|Venues: United Arab Emirates and Oman Dates: 17 October-14 November|
|Coverage: Live Test Match Special radio and text commentary on every match on BBC Radio 5 Live Sports Extra & BBC Sport website, plus desktop, tablets, mobiles and app.|
Almost a year later than expected, the men’s T20 World Cup is about to get under way.
The tournament, initially meant to be held in India, was delayed because of the coronavirus pandemic but, 364 days later, it will get started in the United Arab Emirates and Oman.
Qualifying for the final four spots in the main draw begins on Sunday, with Ireland and Scotland among those in contention.
The ‘Super 12’ group stages then begin on Saturday, 23 October, with Australia opening the tournament against South Africa from 11:00 BST.
They will be followed by England, finalists in 2016, who will face defending champions West Indies at 15:00.
Crowds at the stadiums in the UAE and Oman will be capped at 70%.
There will be commentary of every ball of every game by the Test Match Special team on BBC Radio 5 Live Sports Extra, as well as live text commentaries on the BBC Sport website and app.
How does it work?
|Group 1||Group 2|
|South Africa||New Zealand|
|Qualifier (A1)||Qualifier (A2)|
|Qualifier (B2)||Qualifier (B1)|
It’s simple – each team plays every team in their group once, with the top two advancing to the knockout stages.
The Super 12 group stages run from 23 October to 8 November, with the semi-finals on 10 and 11 November.
The final, which will be held at Dubai International Cricket Stadium, takes place on 14 November.
The top nine teams in the ICC rankings were assured of a spot in the tournament, while eight teams will face off in a qualifying competition to reach the group stages.
Ireland, Namibia, the Netherlands, Sri Lanka, Bangladesh, Oman, Scotland and Papua New Guinea will compete for the final four spots when qualifying gets under way on Sunday.
Are England the favourites?
England are looking to add the T20 world title to their 50-over World Cup crown, which they won in thrilling fashion in front of a packed Lord’s in 2019.
They start the tournament as the top-ranked T20 team and they reached the final in 2016, where they were undone by some final-over brilliance from Carlos Brathwaite.
They have the world number one T20 batter in their side in Dawid Malan, while Moeen Ali and Adil Rashid make a formidable spin duo.
The absence of Jofra Archer and Ben Stokes is a blow – not least for the confidence Stokes’ presence seems to provide England in every format – but they have a well-stocked pace attack, with the return of left-arm fast bowler Tymal Mills offering them a point of difference.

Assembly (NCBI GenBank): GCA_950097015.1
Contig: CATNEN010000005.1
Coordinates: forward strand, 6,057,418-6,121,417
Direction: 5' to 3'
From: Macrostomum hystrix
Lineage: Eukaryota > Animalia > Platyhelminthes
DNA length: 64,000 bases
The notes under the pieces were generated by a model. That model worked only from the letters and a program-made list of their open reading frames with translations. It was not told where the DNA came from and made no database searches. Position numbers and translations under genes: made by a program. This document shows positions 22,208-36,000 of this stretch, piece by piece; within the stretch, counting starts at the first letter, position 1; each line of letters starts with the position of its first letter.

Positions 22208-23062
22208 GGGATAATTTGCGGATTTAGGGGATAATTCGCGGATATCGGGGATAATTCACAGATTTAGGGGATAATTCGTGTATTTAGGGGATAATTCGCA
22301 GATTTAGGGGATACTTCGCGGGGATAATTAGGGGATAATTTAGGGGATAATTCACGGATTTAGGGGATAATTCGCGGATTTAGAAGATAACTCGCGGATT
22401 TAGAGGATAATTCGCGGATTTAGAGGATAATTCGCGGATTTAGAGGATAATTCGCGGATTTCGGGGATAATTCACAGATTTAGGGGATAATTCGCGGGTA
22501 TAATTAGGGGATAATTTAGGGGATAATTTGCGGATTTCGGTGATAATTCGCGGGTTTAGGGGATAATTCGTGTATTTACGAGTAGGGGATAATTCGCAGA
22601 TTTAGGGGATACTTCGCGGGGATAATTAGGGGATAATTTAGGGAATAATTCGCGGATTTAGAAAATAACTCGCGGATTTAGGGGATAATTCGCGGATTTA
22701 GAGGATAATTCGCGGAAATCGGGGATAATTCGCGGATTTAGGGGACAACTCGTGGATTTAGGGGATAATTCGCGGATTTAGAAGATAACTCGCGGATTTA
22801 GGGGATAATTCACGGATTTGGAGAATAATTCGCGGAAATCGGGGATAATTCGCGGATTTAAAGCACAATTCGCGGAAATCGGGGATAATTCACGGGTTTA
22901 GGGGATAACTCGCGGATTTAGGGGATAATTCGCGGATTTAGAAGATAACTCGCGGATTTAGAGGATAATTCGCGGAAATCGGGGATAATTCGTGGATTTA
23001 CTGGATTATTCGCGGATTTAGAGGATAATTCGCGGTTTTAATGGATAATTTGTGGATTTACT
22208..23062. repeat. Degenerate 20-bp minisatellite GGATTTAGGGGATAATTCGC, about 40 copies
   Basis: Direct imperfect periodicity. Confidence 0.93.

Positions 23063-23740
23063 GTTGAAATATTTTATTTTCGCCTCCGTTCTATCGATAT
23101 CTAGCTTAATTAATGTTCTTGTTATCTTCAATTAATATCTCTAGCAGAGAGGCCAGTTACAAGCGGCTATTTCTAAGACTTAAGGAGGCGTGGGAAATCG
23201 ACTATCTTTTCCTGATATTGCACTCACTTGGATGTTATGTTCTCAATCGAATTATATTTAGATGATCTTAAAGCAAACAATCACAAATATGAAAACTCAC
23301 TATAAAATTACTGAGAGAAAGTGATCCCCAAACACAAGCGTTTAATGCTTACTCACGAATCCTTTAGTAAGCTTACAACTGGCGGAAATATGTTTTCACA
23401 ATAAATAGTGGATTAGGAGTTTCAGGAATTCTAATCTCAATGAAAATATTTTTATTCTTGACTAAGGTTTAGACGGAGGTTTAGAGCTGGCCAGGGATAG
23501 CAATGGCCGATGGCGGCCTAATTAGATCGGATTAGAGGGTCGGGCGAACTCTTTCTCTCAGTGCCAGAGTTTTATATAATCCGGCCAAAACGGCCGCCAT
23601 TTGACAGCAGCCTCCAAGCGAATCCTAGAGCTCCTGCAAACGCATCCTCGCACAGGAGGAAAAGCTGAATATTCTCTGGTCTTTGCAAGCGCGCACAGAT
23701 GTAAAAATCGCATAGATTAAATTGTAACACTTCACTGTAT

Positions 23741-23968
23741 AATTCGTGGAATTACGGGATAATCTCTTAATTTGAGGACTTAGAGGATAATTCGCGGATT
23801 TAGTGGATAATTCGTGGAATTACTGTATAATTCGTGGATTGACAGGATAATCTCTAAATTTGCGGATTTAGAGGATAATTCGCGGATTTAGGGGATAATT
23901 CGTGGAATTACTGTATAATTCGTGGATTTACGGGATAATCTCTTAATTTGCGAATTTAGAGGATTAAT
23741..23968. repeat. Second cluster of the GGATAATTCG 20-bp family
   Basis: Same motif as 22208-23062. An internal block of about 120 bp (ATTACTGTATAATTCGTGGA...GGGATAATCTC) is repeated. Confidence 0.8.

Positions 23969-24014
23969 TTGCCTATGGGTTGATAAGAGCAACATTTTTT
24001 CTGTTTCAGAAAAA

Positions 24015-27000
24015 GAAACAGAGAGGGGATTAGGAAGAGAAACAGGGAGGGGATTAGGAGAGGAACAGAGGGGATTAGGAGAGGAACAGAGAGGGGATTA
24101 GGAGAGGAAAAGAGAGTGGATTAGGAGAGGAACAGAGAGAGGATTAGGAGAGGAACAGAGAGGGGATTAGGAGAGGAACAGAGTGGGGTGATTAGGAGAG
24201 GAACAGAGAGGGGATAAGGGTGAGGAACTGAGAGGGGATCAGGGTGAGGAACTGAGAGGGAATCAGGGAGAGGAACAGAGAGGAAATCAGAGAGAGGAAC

India, led by Virat Kohli in his final outing as T20 captain, will likely be England’s biggest threat, with many of their squad having experienced these conditions in the Indian Premier League.
Beaten 50-over World Cup finalists New Zealand boast a strong bowling attack, while West Indies have arguably a more rounded line-up than the side that clinched the trophy five years ago.
Who are the key players?
Babar Azam (Pakistan, captain) – 61 T20is; Runs 2,204; Average 48.56; Highest score 122
Second in the batting rankings, Babar’s aggression and clean hitting makes him one of the most exciting players to watch.
Mitchell Starc (Australia) – 41 T20is; Wickets 51; Average 21.82; Best figures 3-11
The leading wicket-taker at the 2019 World Cup, Starc’s pace and slower balls make him a key figure at the start and end of an innings.
Nicholas Pooran (West Indies) – 41 T20is; Runs 634; Average 22.64; Highest score 62*
One of the most naturally talented batters around, Pooran has experience in T20 leagues around the world, and could offer consistency for the defending champions.
Adil Rashid (England) – 62 T20is; Wickets 65; Average 24.29; Best figures 4-35
Not many players can hit Rashid out of the attack. The pressure he applies in the middle overs has been crucial to England’s recent success.
What happened last time?
Remember the name?
Five years ago in Kolkata, West Indies needed 19 runs off the final over against England to claim their second global T20 title.
With Stokes bowling, Brathwaite hit the first four balls for six to clinch victory and spark huge celebrations with his team-mates.
There is some relief for England fans this time around – Brathwaite will be safely behind the microphone as part of Test Match Special’s commentary team.